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Plantwise Photo Of The Month – July

A photograph taken at the Plantwise stand at the 18th CABI Review Conference which took place in Oxford from the 27-28th June. Director of the Plantwise Knowledge Bank, Shaun Hobbs, is pictured to the left addressing delegates at the stand. Image © CABI

A photograph taken at the Knowledge Bank stand at the 18th CABI Review Conference which took place in Oxford from the 27-28th June. Director of the Plantwise Knowledge Bank, Shaun Hobbs, is pictured to the left addressing delegates at the stand. Image © CABI

This photo shows the Plantwise Knowledge Bank booth at the CABI Review Conference 2013, which took place from the 27-28th June in Oxford, UK. 70 delegates from 36 countries attended the review conference, in which research priorities aimed at protecting global food supply were discussed.

To find out more about the review conference you can watch this video

Open Letter on Open Data from CABI’s CEO to G8 Delegates

Check out the latest message from CABI’s CEO on revitalising food security challenge through open data. He and other Plantwise reps are reporting live from DC for the G8 Conference on Open Data for Agriculture today and tomorrow. Download pdf of his letter here. Read more of this post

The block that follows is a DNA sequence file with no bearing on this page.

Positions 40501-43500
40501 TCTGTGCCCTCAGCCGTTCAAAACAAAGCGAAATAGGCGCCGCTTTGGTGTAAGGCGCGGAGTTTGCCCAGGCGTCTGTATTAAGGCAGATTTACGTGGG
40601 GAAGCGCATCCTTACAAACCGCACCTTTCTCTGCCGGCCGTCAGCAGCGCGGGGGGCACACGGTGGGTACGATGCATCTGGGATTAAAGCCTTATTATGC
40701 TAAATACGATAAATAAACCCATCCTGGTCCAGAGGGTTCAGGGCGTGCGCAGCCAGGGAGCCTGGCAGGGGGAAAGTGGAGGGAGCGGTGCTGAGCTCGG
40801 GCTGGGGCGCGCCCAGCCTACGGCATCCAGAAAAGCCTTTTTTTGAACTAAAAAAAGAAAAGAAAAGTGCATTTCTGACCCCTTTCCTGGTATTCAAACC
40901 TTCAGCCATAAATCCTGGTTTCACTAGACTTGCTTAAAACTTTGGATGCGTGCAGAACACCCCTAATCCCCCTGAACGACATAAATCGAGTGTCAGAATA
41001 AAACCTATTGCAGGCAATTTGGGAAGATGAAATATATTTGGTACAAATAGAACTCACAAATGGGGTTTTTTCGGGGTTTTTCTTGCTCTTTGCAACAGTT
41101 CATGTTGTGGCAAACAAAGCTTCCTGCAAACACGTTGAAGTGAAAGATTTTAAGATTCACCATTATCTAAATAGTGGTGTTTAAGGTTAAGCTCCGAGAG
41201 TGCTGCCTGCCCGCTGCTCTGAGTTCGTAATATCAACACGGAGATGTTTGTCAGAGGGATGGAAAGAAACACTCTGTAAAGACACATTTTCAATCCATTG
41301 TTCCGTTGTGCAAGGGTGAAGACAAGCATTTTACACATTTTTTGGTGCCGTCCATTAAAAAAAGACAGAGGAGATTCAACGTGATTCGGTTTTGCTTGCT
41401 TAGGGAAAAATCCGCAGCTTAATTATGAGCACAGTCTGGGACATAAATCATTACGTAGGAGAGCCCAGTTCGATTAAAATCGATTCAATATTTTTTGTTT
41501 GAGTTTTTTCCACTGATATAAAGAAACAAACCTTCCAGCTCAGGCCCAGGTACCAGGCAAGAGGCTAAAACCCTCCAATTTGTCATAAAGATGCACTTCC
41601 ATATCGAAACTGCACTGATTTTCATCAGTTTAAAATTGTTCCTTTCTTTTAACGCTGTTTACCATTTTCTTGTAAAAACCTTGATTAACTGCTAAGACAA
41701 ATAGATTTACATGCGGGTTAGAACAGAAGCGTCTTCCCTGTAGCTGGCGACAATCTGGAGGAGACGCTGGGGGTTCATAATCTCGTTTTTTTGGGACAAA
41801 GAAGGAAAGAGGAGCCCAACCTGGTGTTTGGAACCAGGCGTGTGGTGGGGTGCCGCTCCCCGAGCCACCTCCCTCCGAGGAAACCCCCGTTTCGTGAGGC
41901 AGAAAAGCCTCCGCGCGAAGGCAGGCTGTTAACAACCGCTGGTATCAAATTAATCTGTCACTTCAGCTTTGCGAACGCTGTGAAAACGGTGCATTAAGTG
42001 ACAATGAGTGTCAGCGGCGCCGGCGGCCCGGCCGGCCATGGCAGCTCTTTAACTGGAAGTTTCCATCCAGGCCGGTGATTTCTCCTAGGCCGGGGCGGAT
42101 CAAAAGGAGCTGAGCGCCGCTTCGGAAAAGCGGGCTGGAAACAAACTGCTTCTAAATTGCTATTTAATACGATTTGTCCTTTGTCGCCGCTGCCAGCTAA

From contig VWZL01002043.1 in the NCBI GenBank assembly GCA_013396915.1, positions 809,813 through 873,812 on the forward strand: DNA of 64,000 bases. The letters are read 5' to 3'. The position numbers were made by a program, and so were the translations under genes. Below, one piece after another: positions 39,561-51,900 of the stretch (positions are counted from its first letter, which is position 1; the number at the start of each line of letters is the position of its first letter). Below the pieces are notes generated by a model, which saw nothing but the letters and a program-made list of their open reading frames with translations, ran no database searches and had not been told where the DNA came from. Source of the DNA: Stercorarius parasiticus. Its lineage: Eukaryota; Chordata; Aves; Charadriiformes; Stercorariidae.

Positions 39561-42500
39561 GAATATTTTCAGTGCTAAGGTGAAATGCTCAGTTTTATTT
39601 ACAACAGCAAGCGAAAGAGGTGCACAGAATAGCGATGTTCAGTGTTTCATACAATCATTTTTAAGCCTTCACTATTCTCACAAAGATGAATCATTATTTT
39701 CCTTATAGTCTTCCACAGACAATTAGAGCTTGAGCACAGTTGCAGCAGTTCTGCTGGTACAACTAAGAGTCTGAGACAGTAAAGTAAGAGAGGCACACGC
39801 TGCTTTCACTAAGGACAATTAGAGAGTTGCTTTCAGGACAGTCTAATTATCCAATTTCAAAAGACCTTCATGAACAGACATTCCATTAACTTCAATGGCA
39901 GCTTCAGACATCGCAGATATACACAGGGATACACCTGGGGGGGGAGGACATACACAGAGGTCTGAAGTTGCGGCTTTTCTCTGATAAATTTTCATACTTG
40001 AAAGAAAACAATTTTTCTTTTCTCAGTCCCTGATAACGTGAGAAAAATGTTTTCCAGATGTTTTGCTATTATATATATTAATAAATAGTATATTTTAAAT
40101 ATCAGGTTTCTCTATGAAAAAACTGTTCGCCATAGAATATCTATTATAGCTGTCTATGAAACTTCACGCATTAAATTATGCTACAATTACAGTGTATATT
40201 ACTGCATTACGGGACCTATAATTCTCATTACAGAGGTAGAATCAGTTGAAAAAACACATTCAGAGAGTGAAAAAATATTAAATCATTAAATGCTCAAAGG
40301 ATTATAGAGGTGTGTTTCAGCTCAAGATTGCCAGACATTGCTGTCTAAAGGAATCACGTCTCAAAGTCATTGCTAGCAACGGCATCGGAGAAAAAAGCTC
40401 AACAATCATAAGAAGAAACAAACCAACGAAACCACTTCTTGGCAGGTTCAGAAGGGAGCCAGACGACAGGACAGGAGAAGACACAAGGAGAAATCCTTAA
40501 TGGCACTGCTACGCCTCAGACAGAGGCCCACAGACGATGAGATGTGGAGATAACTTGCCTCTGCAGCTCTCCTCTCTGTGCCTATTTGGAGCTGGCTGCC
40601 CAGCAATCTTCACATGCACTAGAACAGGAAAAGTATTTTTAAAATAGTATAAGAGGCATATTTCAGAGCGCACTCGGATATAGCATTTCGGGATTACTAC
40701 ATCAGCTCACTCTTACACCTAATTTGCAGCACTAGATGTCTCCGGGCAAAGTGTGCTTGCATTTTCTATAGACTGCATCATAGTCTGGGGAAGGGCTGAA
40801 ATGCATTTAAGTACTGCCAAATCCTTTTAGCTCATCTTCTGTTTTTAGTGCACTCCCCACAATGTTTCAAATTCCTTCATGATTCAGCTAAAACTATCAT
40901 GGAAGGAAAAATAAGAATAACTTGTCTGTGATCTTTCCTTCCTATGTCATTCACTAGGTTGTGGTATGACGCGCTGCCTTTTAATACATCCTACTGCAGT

Agroecology – benefiting farmers around the world

Farmers is Malawi are realising the benefits of acroecology © CIMMYT ( CC BY-NC-SA licence)

Farmers in Malawi are realising the benefits of acroecology © CIMMYT (CC BY-NC-SA licence)

This week, the UK Minister of State for Agriculture and Food, David Heath, has announced his support for the use of agroecological farming methods which are seen as the foundation of sustainable agriculture. The International Assessment of Agricultural Knowledge, Science and Technology (IAASTD) define agroecology as “the science and practice of applying ecological concepts and principles to the study, design and management of sustainable agroecosystems”. In practice, this means simulating natural ecosystems and using low inputs to increase productivity.

In 2011 the UN reported that by using agroecological methods, projects carried out in 20 different African countries were able to double crop yields in 3-10 years. The projects also recorded a reduction in the use of pesticides, leading to savings for the farmers. The agroecological approach has multiple benefits, beyond these economic gains. It also takes into account social and environmental issues, including soil fertility, water availability and climate change.  Read more of this post

How The Gates Foundation and Carlos Slim are Supporting Innovation and Crop Improvement For Farmers

Carlos Slim, Bill Gates and Mexican Dignitaries visit CIMMYT to inaugurate the new Bioscience facilities © Eruviel Avila (CC-BY-NC-SA 2.0)

Carlos Slim, Bill Gates and Mexican Dignitaries visit CIMMYT to inaugurate the new Bioscience facilities © Eruviel Avila (CC-BY-NC-SA 2.0)

The Bill & Melinda Gates Foundation and Fundación Carlos Slim have announced a partnership in support of efforts by the Centro Internacional de Mejoramiento de Maíz y Trigo (International Maize and Wheat Improvement Center CIMMYT) in Mexico to develop and disseminate higher-yielding, more resilient wheat and maize varieties. Read more of this post